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Today’s quick look features Stevie Bathiche describing the improvements to the display in Surface 2 and Surface Pro 2. The display on the new devices is gorgeous, and the engineering work to produce gorgeousness isn’t trivial. It requires focus on far more than pixel count – things like size and aspect ratio, optical bonding of the display to the cover glass for reduced reflection, contrast ratio, viewing angles, color depth, gray scale, color reproduction, luminance, and backlight uniformity.
Both Surface 2 and Surface Pro 2 feature 10.6” ClearType HD displays with a 16:9 aspect ratio (the most popular for TVs – the screen a lot of HD content is designed for) that offer up stunning 1080p video and awesome gaming, as well as crisp text.
With the proliferation of screens in our lives it’s easy to take them for granted and to forget the huge strides made in the technology in just the last few years. Take a moment to remember the quality of the first photo you looked at on a computer or mobile phone, then get to a Microsoft Store or other retailer and check out the display on the new Surface devices. They’re brilliant.
Senior Manager – Microsoft Surface
I used to think that Surface (Windows RT) was useless until I saw this video:
It's mind blowing and I'm going to buy a Surface 2 to replace my iPad once it's available in my country.
I'm not a computer geek, but I have a huge interest in gadgets. I bet almost everybody never knew Surface could do such useful things (wireless projecting to TV, voice recognition, plug-in Xbox controller, account for kids, etc).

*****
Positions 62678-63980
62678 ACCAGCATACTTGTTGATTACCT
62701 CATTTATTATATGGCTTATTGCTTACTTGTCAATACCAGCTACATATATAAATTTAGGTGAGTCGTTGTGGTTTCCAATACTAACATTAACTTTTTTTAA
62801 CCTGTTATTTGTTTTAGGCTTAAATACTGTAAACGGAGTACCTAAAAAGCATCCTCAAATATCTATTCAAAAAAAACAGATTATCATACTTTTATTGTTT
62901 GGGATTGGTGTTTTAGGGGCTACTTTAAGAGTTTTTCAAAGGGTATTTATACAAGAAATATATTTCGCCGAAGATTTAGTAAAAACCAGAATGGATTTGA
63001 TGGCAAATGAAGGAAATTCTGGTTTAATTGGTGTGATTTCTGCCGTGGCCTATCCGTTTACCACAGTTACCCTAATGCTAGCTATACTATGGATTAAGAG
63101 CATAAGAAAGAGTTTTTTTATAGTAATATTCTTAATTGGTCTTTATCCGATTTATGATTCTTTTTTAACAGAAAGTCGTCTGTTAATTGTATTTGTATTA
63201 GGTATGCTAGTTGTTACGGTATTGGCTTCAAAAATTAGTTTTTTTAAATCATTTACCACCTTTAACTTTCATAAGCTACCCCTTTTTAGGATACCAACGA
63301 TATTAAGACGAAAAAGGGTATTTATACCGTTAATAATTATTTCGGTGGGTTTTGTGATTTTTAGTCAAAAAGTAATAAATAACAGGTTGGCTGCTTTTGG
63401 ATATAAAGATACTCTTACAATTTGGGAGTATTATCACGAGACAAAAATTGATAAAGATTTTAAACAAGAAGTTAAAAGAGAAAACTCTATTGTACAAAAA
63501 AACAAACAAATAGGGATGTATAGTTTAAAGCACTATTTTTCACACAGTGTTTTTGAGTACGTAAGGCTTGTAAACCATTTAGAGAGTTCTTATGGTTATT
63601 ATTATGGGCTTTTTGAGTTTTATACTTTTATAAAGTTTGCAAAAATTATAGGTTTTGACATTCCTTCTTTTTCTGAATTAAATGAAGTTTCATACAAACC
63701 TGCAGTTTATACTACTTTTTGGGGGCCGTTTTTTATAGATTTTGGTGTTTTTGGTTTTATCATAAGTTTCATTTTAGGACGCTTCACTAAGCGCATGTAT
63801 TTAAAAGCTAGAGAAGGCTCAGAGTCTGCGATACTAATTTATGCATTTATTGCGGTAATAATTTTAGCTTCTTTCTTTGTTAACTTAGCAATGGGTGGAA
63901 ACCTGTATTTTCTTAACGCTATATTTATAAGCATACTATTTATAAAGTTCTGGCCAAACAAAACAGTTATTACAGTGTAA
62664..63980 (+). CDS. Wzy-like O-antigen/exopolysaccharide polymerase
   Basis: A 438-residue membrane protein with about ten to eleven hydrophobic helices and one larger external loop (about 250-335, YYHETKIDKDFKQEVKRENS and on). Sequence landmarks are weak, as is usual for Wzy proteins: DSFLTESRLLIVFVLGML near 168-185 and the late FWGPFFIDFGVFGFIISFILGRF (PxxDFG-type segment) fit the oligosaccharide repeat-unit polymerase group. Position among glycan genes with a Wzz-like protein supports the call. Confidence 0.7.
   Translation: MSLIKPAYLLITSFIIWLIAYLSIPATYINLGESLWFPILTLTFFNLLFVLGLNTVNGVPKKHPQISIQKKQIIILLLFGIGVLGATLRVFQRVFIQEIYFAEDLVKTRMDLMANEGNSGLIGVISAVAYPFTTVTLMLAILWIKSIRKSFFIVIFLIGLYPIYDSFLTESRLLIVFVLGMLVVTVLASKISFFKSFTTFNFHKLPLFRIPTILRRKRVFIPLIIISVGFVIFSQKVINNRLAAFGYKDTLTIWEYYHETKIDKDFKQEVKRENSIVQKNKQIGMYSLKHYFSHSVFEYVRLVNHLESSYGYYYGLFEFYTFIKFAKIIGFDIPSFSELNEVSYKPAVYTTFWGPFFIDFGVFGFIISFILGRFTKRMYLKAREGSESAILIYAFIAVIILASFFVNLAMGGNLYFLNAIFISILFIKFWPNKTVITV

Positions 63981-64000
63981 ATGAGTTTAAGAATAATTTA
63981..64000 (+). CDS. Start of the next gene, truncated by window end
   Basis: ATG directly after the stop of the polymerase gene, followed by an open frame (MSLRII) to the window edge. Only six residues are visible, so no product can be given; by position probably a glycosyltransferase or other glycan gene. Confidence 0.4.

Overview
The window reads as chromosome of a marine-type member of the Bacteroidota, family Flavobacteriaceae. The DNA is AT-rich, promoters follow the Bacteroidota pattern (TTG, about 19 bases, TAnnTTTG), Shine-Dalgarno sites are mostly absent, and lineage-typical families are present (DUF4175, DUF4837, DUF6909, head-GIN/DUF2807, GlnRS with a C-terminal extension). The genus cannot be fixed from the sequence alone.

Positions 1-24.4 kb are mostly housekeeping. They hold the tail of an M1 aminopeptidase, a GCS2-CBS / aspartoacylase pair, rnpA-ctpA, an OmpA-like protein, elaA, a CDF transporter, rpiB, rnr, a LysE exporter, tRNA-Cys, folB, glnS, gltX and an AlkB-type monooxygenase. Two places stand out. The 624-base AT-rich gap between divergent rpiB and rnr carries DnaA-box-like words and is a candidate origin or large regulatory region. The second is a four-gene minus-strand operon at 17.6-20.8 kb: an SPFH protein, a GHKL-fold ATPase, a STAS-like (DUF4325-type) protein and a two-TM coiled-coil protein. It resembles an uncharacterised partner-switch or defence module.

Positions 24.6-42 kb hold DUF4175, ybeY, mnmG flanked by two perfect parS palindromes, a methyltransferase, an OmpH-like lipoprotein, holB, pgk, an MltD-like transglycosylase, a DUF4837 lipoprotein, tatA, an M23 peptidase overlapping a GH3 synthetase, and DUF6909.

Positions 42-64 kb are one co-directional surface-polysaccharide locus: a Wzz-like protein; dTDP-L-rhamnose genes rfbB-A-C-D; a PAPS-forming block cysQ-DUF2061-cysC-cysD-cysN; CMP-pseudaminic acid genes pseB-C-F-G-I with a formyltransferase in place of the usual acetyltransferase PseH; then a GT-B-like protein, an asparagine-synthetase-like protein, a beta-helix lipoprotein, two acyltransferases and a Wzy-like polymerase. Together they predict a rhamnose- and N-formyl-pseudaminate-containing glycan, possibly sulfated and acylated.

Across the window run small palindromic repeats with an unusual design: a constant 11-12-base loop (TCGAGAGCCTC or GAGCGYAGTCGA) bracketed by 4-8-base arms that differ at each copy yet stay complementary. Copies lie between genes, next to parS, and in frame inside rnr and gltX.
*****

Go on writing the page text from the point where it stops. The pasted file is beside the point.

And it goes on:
This fact tells you that there's something wrong with the way you, Microsoft, get the message across the average people like me. I look forward to get this device, and please, don't kill the desktop environment in Surface --that's what sets it apart.
I had a Surface Pro 2 for a week before returning it. I found that while there's a lot to love about it, the trackpad performance on either cover is unacceptable, the stylus is not accurate enough to replace a mouse, particularly near the edges of the screen, and the 16:9 aspect ratio doesn't fit any at all content when in portrait, and hardly fits any content in landscape, other than movies.
Websites, software, apps, photographs, none of these work well in 16:9 format. Toolbars are almost universally at the top, and the narrow aspect ratio used on the SP2 just reduces the work area height, similar to how cheap netbooks did. It's a decision that's been ridiculed over and over in product reviews, and having used the tablet extensively, I have to agree that it's simply not a great format for tablets. I hope this year is the last 16:9 Surface tablets we ever see.
Buy a surface mouse, maybe that might help,
Buy a thinner stylus, $20 for surface
I agree that 16:9 is not the best for text but is good for video. Also, people have been wanting a smaller version of surface.
Personally, I'm still having issues adjusting to 1080 resolution on a 10 inch display with my Surface Pro 1. Had settled into using 1600x900 res with 100% DPI scaling with Win 8.0, and using 1920x1080 on larger external monitors also with 100% DPI scaling. Since my 8.1 upgrade, been trying to use 1080 again with the auto adjusting DPI, and for the most part, it's a better experience. I use RDP heavily as an IT pro, and connecting to so many servers that use 100% by default is difficult to work with, so this makes me want to switch back to 1600x900 / 100%. Another reason to switch to 1600x900 / 100%, even testing with using 125% scaling in RDP sessions using the Metro Remote Desktop client to Win 2008 R2 servers introduces a quirky touch calibration issue, where long presses are in the incorrect location. I basically cannot use a touch-initiated right-click. This issue does not exist in the old desktop Remote Desktop client, long press locations are accurate.